No one wanted war. However, when Germany attacked Poland on Sept. 1, 1939, other European countries felt they had to act. The result was six long years ofÃ World War II. Learn more about what led to Germanys aggression and how other countries reacted. Hitlers Ambitions Adolf Hitler wanted more land, especially in the east, to expand Germany according to the Nazi policy of lebensraum. Hitler used the harsh limitations that were set against Germany in the Versailles Treaty as a pretext for Germanys right to acquire land where German-speaking people lived. Germany successfully used this reasoning to envelop two entire countries without starting a war. Austria: On March 13, 1938, Germany took over Austria (termed the Anschluss) - a contingency specifically disallowed in the Versailles Treaty.Czechoslovakia: At the Munich Conference on Sept.Ã 28-29, 1938, the French and the British handed Germany a large portion of Czechoslovakia. Hitler then took the rest of Czechoslovakia by March 1939. Many people have wondered why Germany was allowed to take over both Austria and Czechoslovakia without a fight. The simple reason is that Great Britain and France did not want to repeat the bloodshed of World War I. Britain and France believed, wrongly as it turned out, they could avoid another world war by appeasing Hitler with a few concessions (such as Austria and Czechoslovakia). At this time, Great Britain and France did not understand that Hitlers goal of land acquisition was much, much larger than any one country. The Excuse After having gained both Austria and Czechoslovakia, Hitler was confident that he could again move east, this time acquiring Poland without having to fight Britain or France. (To eliminate the possibility of the Soviet Union fighting if Poland were attacked, Hitler made a pact with the Soviet Union - the Nazi-Soviet Non-Aggression Pact.) So that Germany did not officially seem the aggressor (which it was), Hitler needed an excuse for attacking Poland. It was Heinrich Himmler who came up with the idea; thus the plan was code-named Operation Himmler. On the night of Aug. 31, 1939, Nazis took an unknown prisoner from one of their concentration camps, dressed him in a Polish uniform, took him to the town of Gleiwitz (on the border of Poland and Germany), and then shot him. The staged scene with the dead prisoner dressed in a Polish uniform was supposed to appear as a Polish attack against a German radio station. Hitler used this staged attack as the excuse to invade Poland. Blitzkrieg At 4:45 on the morning of Sept. 1, 1939 (the morning following the staged attack), German troops entered Poland. The sudden, immense attack by the Germans was called a Blitzkrieg (lightning war). The German air attack hit so quickly that most of Polands air force was destroyed while still on the ground. To hinder Polish mobilization, the Germans bombed bridges and roads. Groups of marching soldiers were machine-gunned from the air. But the Germans did not just aim for soldiers; they also shot at civilians. Groups of fleeing civilians often found themselves under attack. The more confusion and chaos the Germans could create, the slower Poland could mobilize its forces. Using 62 divisions, six of which were armored and ten mechanized, the Germans invaded Poland by land. Poland was not defenseless, but they could not compete with Germanys motorized army. With only 40 divisions, none of which were armored, and with nearly their entire air force demolished, the Poles were at a severe disadvantage. The Polish cavalry was no match for German tanks. Declarations of War On Sept. 1, 1939, the beginning of the German attack, Great Britain, and France sent Adolf Hitler an ultimatum - either withdraw German forces from Poland, or Great Britain and France would go to war against Germany. On Sept. 3, with Germanys forces penetrating deeper into Poland, Great Britain and France both declared war on Germany. World War II had begun.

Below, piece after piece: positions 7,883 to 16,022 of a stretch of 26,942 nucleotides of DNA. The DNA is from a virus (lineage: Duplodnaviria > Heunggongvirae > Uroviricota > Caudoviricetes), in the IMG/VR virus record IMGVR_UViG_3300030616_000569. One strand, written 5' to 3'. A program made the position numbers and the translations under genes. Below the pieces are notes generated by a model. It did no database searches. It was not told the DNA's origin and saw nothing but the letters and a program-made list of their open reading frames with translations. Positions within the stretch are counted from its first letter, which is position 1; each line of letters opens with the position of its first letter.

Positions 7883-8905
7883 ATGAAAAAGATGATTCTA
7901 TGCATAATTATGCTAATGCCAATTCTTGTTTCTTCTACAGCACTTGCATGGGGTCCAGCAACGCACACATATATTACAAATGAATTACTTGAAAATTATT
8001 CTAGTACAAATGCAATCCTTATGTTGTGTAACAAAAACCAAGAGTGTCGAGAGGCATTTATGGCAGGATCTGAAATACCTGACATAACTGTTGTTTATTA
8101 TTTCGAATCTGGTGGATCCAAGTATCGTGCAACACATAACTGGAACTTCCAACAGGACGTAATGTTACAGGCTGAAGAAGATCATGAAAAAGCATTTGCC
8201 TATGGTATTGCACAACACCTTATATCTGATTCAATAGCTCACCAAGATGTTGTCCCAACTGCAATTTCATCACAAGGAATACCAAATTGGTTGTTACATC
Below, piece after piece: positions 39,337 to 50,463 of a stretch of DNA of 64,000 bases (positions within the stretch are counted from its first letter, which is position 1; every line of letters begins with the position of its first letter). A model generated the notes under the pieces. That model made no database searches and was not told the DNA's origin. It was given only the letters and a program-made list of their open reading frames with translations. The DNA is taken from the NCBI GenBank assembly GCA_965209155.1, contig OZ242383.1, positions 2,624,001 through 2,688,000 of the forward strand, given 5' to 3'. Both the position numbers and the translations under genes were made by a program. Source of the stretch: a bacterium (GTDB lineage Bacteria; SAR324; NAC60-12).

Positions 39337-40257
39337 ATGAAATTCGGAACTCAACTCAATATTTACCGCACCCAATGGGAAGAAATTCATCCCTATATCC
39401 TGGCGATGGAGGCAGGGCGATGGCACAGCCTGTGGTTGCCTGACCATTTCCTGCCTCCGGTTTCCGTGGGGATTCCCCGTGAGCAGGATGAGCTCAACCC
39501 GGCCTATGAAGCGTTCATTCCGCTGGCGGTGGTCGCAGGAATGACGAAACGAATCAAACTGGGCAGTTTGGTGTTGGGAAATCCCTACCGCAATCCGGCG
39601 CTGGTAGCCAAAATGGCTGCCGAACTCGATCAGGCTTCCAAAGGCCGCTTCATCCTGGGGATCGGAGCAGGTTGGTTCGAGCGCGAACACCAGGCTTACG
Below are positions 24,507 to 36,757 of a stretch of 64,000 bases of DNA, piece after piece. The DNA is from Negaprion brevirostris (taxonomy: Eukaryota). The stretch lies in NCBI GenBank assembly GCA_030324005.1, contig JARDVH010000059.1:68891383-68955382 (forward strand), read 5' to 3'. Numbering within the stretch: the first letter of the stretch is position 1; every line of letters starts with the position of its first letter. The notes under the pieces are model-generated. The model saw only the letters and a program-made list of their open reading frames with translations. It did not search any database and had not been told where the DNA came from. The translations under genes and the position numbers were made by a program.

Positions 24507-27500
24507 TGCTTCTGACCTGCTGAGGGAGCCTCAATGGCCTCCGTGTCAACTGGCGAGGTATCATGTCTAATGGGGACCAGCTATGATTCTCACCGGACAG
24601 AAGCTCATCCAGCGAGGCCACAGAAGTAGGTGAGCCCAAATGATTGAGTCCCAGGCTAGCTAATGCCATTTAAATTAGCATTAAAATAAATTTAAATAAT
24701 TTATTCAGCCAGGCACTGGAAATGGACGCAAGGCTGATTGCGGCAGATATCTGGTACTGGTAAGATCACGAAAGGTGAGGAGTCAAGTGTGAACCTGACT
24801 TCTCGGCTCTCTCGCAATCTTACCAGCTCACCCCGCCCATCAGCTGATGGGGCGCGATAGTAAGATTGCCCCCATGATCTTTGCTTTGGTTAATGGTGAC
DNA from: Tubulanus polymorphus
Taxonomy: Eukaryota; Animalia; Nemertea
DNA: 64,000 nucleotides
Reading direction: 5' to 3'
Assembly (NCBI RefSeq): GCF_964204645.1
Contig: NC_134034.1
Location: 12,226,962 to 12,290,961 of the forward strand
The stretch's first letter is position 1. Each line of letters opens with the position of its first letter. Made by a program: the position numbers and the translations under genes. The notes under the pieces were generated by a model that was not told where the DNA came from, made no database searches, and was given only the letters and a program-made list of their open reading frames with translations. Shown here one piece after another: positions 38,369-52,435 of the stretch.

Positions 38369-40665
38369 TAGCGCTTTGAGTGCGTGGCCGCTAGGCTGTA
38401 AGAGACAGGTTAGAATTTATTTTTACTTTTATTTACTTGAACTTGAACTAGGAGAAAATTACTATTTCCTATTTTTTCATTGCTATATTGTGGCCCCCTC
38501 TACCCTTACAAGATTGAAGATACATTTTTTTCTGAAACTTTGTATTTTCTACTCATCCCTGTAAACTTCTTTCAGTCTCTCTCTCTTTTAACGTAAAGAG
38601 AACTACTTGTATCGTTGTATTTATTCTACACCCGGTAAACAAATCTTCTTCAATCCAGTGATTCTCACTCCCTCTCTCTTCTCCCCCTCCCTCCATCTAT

Friday, December 27, 2019